The Anglican Church has always been a part of my life. It has been my home: the place where I have been formed, challenged, comforted and called to develop the gifts I have been given. It is the place where I have encountered and been shaped by the bible. I appreciate the strengths of both traditional and contemporary forms of worship. I love this church, although I sometimes weep for the way we fail to live out Jesus’ vision of God’s kingdom. I have enjoyed the variety of team ministries that I have been a part of over the years and feel that I work best in situations where the team nature of the ministry is the strength.
I enjoy the richness, grace and life of worship and fellowship with local expressions of the church and in the larger gatherings of the whole diocese. I am a person of prayer, although my prayer life has taken many different forms over the years. I have kept myself challenged by reading current books about the church and culture, the life of faith, the emergent church and congregational vitality. I try to attend at least one continuing education event each year. I read these materials from the perspective of a great attachment to the traditions of our church but also with a great desire for the congregations of our diocese to be as healthy as possible amidst a constantly changing culture. Strength in the midst of what often seem to be chaotic times comes from the interludes of quietness for prayer and scripture and the exchange of ideas with others who are passionate about the Gospel.
I seek to maintain healthy collegial relationships with archdeacons, regional deans, priests, deacons, and lay leaders in our diocese and in the parishes. I appreciate that different people discern the working of God in different ways, and that there are many people, both lay and ordained, in our church with great gifts of insight and leadership.
I find renewal and joy in time spent with my wife Marianne, with whom I have shared the last 35 years of life, in the challenges and achievements of our adult children, in walking, gardening, reading, woodworking, cooking and sharing food.
Please provide a statement of your vision of the role and ministry of the Primate
I believe that the key element in the role and ministry of the Primate is found in the first item in the list of the Primate’s duties in Canon 3: “to lead the Anglican Church of Canada in discerning and pursuing the mission of God”. The Primate needs to be a person of prayer and a person who will help the church to discern which among the many options and opportunities the church should be following at this point in time in order to be faithful to God’s call. Discernment requires the traditional disciplines of the church: prayer, the study of scripture, worship and patience. As we are fond of saying in our diocese, “Discernment takes the time it takes.” It can’t be shoehorned into the agenda we set. The Primate’s role is then to promote and embody the mission which has been discerned. The Primate has a relatively small scope of authority within the structure of the Anglican Church of Canada, however the Primate can set the ‘tone’ for the church.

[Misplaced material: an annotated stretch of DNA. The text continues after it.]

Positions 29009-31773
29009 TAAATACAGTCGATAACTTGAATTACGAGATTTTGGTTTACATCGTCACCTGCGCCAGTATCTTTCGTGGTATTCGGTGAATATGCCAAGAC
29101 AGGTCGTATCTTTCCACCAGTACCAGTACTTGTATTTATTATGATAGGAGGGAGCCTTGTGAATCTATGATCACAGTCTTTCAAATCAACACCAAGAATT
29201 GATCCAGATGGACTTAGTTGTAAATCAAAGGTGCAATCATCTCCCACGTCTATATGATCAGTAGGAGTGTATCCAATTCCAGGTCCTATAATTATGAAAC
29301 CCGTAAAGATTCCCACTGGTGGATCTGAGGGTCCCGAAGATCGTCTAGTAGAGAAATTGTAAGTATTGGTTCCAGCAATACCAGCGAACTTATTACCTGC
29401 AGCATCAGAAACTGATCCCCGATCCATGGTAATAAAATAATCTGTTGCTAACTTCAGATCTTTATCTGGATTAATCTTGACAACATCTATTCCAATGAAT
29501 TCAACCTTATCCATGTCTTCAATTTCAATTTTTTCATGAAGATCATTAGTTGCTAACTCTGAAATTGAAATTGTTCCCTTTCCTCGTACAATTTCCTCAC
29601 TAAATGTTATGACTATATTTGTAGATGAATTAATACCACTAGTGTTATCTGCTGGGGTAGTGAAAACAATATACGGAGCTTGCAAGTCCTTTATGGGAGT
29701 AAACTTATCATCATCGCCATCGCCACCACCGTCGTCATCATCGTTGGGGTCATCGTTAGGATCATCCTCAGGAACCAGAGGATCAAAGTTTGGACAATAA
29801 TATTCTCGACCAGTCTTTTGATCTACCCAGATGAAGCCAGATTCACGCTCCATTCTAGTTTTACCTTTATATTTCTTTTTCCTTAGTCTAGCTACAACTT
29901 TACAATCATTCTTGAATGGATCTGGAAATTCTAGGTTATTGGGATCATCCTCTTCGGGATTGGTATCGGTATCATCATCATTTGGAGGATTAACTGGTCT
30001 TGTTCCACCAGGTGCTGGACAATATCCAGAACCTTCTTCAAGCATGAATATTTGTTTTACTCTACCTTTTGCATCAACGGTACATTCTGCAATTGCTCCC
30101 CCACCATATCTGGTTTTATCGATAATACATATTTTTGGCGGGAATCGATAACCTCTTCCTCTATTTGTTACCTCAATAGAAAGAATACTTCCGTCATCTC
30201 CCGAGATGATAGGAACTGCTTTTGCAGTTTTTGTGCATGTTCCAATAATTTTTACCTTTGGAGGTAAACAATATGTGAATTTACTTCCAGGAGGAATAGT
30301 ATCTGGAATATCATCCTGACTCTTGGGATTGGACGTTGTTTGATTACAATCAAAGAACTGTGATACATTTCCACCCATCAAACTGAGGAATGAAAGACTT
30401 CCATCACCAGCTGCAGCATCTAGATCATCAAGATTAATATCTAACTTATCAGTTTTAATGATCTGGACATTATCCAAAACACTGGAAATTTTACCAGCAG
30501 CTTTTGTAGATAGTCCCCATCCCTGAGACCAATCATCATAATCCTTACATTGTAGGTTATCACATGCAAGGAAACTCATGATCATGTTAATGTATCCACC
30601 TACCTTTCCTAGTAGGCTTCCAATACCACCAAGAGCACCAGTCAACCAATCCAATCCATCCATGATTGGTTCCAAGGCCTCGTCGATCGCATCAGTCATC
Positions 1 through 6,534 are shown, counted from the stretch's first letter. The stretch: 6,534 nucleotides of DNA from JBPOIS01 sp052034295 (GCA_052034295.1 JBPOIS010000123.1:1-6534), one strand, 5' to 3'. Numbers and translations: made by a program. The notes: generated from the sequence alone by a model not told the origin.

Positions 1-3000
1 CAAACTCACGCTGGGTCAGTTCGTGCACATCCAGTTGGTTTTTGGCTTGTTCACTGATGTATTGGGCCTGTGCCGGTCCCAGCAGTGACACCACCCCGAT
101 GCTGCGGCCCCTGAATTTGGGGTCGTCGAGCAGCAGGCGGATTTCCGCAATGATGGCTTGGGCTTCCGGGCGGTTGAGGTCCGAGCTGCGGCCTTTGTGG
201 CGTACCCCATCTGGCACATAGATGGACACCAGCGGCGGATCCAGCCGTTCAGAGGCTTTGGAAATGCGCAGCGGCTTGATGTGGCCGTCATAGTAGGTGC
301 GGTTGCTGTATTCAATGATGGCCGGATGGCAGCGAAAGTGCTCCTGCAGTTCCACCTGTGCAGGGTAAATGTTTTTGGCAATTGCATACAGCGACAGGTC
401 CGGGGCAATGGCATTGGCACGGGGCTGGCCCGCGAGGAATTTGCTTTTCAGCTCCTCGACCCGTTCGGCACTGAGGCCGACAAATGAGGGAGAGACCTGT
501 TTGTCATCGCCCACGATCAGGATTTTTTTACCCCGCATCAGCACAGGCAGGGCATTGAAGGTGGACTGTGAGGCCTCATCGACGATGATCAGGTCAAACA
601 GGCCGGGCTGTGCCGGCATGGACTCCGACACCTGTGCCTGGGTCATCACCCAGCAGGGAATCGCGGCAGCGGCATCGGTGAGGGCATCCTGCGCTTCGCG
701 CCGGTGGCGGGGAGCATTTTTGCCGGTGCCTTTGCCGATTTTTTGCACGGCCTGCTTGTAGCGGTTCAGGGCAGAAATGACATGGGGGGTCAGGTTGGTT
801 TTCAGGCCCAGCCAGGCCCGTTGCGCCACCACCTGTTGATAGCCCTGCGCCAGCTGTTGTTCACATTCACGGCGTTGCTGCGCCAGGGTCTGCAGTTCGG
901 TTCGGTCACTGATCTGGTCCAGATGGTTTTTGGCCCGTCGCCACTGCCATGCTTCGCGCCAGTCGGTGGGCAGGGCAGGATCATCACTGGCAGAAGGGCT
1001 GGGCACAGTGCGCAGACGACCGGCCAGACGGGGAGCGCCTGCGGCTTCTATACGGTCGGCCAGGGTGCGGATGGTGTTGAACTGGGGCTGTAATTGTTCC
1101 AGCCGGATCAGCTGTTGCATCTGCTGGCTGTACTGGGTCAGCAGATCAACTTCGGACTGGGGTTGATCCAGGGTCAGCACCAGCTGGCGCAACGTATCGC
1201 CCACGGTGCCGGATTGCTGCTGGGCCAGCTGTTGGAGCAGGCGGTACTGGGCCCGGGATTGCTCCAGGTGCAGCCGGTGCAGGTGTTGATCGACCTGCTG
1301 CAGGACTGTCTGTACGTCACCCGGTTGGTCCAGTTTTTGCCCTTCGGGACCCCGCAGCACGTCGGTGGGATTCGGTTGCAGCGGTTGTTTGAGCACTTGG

The Primate must maintain and strengthen the relationships within our church and with our partners. The Anglican Church of Canada not only covers a vast amount of geography, it includes people with very different experiences of faith and life. Our church is alive in isolated Indigenous communities and urban areas, growing suburban communities and areas of rural depopulation, established colonial era congregations and fresh expressions of church. Being church in so many ways can lead either to a feeling of being fractured or a sense in which we might use our varied experiences to serve one God with a common purpose. While most of the work, in providing some kind of connections for all of these varied ways of being church falls to dioceses, the national church and the Primate in particular, can be a focus of unity (not uniformity)!
One of the areas where relationships need continued attention is in the ongoing response to the calls to action from the Truth and Reconciliation Commission and the development of a self-determining Indigenous Church within the Anglican Church of Canada. The Primate is the face of what we as church want to model for the world. Within the church, we disagree about a lot of things. Holding different points of view while still living out of God’s love, is a witness which the wider world needs to see. The only way we will be drawn together is by being drawn higher. The Primate has a role in reminding us of what our best can be.
As chief executive officer, the Primate must provide effective leadership within the structures of the church. We cannot cut or restructure ourselves to health and vitality. We do need to have a structure which supports God’s Mission but I have learned in diocesan ministry that decisions about structure need to be driven by that missional imperative and not by financial expediency.
While the primate must uphold all of the Marks of Mission, I am convinced that at the moment we need to emphasize the first two. This does not mean ignoring the others but appreciating that without concentrated effort and focus on “Proclaiming the Good news of the Kingdom and teaching, baptizing and nurturing new believers”, we will not have the ability (resources or people) to respond to human need, transform unjust structures and safeguard, sustain and renew the life of the earth. We have to be unashamed in speaking of God’s vision for the world in language and through media that people understand. The discordancy between the Kingdom of God and the consumer driven North American culture means that the Primate must “speak and write prophetically to the Anglican Church of Canada, and on behalf of the Anglican Church of Canada to the world…”